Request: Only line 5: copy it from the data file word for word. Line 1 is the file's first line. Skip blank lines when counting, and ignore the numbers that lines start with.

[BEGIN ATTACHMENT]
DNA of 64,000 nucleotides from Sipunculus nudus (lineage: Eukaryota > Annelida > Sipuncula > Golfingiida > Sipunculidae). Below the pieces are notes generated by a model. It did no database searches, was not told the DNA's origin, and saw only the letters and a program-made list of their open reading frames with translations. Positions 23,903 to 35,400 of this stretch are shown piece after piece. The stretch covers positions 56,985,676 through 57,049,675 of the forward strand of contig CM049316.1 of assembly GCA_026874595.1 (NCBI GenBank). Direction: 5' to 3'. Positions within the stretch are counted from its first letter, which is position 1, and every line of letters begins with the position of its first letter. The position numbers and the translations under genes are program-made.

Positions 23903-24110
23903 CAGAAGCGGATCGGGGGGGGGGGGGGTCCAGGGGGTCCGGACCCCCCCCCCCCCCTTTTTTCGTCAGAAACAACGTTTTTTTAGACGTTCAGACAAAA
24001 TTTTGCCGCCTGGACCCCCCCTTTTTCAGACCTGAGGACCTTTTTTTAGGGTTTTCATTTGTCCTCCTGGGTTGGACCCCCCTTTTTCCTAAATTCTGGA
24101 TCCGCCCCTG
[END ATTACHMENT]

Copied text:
24101 TCCGCCCCTG